Last month we posted an article examining some very significant changes to the way SD cards could be accessed and how Google's partner OEMs had begun enforcing these restrictions with Android 4.4. There can be no doubt, a lot of people were displeased to see their expandable storage crippled. While some have vowed to never update to KitKat, and others have turned to custom ROMs that don't enforce the same rules, there are still many people that still want to have the best of both worlds. Thanks to SDFix by developer Tod Liebeck, it's possible to restore the SD card to its former glory on a rooted stock ROM in just a few seconds.
SDFix is a very quick and painless app. Simply install, tap through a couple of screens, and reboot. It works by modifying the WRITE_EXTERNAL_STORAGE permission in platform.xml so that apps with this permission automatically become part of the media_rw group, which has write full access to the entire SD card. This workaround may already look familiar because it's the same thing many OEMs and custom ROM developers have been doing for a few years. Of course, you could manually make the same change on your own, but the app is probably a bit more convenient.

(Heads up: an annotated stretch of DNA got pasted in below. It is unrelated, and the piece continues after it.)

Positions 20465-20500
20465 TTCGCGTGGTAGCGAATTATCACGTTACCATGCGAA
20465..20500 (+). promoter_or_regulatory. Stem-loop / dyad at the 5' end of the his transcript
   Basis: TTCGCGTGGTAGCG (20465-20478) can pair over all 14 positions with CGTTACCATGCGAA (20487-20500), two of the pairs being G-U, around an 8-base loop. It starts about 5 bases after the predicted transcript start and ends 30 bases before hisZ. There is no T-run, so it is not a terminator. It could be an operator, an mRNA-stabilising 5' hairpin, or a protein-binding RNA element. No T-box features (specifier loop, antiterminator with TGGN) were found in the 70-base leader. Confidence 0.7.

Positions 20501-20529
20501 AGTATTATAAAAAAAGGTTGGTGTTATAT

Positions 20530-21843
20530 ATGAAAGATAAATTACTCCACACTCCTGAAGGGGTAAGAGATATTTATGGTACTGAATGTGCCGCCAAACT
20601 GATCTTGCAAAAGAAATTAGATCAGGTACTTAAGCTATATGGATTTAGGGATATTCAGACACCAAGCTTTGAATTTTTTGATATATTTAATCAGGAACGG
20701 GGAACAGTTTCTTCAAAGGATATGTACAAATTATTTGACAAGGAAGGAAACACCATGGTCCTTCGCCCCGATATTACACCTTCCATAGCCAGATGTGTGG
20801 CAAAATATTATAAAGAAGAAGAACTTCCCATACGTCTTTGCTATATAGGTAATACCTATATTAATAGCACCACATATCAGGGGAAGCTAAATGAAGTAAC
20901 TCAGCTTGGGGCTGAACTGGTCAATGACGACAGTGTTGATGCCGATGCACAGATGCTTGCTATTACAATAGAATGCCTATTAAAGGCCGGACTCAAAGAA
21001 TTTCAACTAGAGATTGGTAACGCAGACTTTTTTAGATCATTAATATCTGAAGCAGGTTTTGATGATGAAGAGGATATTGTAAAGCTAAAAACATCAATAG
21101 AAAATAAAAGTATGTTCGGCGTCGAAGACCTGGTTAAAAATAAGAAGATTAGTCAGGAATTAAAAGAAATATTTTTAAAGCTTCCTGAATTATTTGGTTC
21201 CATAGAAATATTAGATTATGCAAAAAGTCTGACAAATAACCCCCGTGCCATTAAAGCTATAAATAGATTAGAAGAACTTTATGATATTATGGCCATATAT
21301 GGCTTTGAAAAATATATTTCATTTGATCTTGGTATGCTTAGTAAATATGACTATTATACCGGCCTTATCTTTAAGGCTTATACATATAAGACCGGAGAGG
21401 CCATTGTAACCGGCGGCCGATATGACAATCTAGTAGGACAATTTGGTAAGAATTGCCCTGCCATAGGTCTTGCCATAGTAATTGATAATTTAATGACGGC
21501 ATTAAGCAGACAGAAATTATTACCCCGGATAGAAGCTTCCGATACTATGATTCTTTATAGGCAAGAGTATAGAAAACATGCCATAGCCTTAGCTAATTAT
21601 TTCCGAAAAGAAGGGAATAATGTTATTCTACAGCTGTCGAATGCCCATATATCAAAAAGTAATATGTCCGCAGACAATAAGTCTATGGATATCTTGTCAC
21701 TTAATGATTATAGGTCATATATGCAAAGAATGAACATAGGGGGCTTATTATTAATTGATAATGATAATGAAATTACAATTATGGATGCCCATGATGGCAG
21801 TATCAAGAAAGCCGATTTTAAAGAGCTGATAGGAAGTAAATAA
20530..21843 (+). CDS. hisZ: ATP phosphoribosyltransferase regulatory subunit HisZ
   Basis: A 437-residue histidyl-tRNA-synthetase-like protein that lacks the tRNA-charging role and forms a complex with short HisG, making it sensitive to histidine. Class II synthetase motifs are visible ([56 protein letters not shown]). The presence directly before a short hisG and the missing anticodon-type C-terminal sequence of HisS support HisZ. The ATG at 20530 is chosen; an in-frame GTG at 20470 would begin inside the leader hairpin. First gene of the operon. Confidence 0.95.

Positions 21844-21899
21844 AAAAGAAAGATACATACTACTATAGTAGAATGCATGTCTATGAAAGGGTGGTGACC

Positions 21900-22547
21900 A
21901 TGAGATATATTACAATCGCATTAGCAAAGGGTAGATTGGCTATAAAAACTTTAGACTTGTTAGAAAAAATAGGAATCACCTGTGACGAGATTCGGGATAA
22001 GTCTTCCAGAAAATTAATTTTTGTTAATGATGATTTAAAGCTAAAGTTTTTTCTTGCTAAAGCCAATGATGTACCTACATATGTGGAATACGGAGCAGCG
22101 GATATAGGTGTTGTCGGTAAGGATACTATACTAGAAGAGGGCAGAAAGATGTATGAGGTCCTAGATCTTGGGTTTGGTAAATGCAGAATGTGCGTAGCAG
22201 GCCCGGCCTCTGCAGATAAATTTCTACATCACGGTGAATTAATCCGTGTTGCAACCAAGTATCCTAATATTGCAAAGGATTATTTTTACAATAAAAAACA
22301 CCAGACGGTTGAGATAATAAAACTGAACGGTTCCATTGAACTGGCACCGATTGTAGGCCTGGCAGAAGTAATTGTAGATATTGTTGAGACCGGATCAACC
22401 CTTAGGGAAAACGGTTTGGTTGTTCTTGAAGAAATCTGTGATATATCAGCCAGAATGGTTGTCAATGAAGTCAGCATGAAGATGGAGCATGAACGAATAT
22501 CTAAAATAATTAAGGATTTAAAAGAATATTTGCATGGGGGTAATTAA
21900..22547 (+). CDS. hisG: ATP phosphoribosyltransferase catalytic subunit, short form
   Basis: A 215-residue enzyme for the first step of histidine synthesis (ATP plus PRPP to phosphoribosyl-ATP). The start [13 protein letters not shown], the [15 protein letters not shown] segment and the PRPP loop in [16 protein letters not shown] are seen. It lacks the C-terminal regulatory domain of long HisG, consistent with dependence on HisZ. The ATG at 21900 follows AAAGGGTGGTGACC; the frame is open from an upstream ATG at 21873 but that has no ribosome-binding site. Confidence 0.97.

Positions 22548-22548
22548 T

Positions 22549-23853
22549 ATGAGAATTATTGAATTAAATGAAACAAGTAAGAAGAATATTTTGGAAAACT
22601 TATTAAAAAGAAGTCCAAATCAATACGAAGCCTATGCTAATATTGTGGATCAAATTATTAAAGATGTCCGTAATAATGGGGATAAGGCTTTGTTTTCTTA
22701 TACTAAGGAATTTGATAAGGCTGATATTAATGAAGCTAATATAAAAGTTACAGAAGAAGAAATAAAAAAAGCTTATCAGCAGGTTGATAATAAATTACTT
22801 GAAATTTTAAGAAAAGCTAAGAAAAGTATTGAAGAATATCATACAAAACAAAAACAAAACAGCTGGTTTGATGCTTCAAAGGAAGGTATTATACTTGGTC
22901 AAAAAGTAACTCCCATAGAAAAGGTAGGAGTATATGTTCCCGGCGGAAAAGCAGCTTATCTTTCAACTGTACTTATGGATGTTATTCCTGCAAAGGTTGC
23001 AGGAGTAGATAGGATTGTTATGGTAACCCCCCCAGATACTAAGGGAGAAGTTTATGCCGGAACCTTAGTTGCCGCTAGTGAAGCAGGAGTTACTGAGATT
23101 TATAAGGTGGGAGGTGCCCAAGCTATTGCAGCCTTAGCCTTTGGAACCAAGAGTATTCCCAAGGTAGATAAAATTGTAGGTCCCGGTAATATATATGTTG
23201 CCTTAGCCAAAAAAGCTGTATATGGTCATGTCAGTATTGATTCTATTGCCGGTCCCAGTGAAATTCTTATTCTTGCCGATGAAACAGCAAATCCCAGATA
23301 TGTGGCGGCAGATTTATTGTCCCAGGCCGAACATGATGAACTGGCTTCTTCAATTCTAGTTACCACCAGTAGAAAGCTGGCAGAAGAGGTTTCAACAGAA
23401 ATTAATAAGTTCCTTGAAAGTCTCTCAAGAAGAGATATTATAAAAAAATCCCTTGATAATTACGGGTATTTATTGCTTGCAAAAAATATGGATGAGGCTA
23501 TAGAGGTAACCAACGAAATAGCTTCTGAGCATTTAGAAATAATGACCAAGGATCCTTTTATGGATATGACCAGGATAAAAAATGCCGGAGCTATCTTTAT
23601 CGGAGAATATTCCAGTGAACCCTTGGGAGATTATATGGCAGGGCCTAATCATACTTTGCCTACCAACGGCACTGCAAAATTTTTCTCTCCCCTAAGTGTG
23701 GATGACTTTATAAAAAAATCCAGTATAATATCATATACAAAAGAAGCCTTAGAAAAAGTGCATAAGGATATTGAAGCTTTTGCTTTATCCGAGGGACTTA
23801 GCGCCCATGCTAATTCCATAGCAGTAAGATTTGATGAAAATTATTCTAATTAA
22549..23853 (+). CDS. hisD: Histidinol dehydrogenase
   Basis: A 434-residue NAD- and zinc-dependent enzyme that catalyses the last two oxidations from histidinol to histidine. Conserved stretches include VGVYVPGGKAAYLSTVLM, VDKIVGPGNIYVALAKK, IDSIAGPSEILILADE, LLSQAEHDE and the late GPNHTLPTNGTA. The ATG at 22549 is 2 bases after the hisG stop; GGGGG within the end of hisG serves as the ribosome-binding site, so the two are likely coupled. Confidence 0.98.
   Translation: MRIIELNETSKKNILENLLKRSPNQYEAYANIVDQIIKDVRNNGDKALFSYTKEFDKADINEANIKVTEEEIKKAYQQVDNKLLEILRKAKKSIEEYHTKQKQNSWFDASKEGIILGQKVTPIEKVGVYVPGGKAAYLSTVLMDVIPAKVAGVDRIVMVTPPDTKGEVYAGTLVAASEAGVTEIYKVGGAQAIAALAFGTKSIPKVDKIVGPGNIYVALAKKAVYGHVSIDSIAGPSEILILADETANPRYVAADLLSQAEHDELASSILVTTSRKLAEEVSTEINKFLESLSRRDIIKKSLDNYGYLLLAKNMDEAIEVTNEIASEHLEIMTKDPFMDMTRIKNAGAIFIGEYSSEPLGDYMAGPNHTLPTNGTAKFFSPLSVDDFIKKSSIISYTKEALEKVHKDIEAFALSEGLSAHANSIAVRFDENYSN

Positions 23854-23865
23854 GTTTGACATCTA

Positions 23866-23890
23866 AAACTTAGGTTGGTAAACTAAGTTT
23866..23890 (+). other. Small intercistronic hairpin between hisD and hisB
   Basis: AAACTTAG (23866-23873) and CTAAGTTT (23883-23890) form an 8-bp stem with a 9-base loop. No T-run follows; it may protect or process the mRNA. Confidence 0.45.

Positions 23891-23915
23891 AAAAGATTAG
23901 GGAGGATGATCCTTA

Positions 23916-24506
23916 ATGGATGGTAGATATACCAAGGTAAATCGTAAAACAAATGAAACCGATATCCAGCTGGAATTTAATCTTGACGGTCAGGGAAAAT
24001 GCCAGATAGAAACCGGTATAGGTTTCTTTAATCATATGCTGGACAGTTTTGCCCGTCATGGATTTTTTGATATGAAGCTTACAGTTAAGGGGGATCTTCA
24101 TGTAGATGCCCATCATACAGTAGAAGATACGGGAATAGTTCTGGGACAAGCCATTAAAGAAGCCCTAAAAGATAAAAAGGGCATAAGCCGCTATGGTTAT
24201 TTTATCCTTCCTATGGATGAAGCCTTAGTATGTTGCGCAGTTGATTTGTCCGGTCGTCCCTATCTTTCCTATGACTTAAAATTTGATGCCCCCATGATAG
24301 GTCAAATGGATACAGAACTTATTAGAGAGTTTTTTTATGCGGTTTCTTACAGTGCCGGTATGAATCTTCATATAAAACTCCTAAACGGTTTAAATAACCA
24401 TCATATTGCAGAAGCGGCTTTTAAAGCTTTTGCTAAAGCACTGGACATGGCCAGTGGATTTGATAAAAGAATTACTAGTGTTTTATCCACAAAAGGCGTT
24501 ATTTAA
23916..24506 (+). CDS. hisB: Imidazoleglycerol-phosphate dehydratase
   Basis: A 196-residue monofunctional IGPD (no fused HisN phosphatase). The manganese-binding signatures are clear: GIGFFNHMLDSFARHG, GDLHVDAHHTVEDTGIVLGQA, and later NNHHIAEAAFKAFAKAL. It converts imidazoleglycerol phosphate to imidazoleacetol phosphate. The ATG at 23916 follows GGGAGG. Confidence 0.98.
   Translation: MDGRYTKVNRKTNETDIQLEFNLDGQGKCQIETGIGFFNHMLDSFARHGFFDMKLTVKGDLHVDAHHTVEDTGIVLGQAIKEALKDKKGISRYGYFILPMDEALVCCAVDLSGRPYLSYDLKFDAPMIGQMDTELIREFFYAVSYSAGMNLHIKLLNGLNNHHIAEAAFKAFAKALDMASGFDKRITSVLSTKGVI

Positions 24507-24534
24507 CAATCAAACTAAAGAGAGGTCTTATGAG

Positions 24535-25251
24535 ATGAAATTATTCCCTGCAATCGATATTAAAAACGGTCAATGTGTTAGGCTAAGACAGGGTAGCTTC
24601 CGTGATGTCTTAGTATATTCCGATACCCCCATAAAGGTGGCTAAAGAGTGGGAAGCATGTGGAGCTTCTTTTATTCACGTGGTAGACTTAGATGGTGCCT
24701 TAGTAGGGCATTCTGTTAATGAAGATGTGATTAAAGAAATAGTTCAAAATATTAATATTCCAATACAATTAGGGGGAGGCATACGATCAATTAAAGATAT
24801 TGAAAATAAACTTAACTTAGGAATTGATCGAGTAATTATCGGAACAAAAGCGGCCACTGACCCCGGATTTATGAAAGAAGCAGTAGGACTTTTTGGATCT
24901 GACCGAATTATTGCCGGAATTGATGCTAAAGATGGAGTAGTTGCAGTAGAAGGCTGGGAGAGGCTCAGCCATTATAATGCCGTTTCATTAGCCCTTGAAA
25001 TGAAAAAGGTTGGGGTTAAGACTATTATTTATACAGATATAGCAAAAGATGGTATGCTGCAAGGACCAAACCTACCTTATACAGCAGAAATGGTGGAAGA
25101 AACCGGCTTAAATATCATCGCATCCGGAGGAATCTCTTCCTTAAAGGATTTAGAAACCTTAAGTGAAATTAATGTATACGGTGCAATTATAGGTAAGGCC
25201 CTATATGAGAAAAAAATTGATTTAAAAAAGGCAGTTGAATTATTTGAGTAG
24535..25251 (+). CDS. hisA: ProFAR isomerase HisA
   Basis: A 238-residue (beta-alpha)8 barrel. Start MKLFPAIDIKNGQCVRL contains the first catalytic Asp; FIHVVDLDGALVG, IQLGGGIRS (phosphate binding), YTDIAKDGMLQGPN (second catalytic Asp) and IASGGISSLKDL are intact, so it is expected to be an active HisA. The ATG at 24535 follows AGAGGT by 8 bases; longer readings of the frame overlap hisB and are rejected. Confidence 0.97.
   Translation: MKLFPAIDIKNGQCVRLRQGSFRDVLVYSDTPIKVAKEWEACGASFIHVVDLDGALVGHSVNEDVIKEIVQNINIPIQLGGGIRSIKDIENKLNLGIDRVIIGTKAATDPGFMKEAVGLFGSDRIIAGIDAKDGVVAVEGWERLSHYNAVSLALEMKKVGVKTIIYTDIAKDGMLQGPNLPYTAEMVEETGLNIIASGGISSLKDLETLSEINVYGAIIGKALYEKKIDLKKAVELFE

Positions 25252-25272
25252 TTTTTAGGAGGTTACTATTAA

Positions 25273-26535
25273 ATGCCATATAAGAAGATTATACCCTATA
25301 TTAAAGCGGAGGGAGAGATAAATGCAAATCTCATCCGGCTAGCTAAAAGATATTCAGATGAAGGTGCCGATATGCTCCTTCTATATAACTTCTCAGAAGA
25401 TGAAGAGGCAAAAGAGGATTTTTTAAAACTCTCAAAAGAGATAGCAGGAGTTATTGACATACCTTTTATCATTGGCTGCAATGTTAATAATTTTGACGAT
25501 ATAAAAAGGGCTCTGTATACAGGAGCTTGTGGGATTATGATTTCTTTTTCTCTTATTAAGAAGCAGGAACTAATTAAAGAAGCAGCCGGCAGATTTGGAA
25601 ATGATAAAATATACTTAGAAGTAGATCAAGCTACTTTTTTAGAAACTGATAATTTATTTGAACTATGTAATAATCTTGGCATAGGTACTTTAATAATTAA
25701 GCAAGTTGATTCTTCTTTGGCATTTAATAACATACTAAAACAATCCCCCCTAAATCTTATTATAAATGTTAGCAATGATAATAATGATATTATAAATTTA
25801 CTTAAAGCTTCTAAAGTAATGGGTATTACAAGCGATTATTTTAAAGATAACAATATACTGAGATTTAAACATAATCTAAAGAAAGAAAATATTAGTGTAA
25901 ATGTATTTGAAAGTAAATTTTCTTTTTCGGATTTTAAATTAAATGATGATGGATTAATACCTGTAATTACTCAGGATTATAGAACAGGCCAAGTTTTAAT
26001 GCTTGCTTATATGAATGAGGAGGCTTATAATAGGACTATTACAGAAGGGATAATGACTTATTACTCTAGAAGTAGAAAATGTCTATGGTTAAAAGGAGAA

Note: apps that write to their protected folder on the SD card will lose the small amount of security that they might have expected. (Hey, it had to be mentioned.)
Once SDFix has finished making its changes, a backup is created with the name platform.xml.original-pre-sdfix. Reverting to the stock behavior can be achieved by using a file manager with root access to replace the modified platform.xml with the original. Since these modifications are otherwise permanent, the SDFix app can be safely uninstalled after it is finished.
If you're dying to get back some of the flexibility of your SD card after updating to KitKat, grab SDFix for free from XDA or the Play Store. Remember, root is mandatory.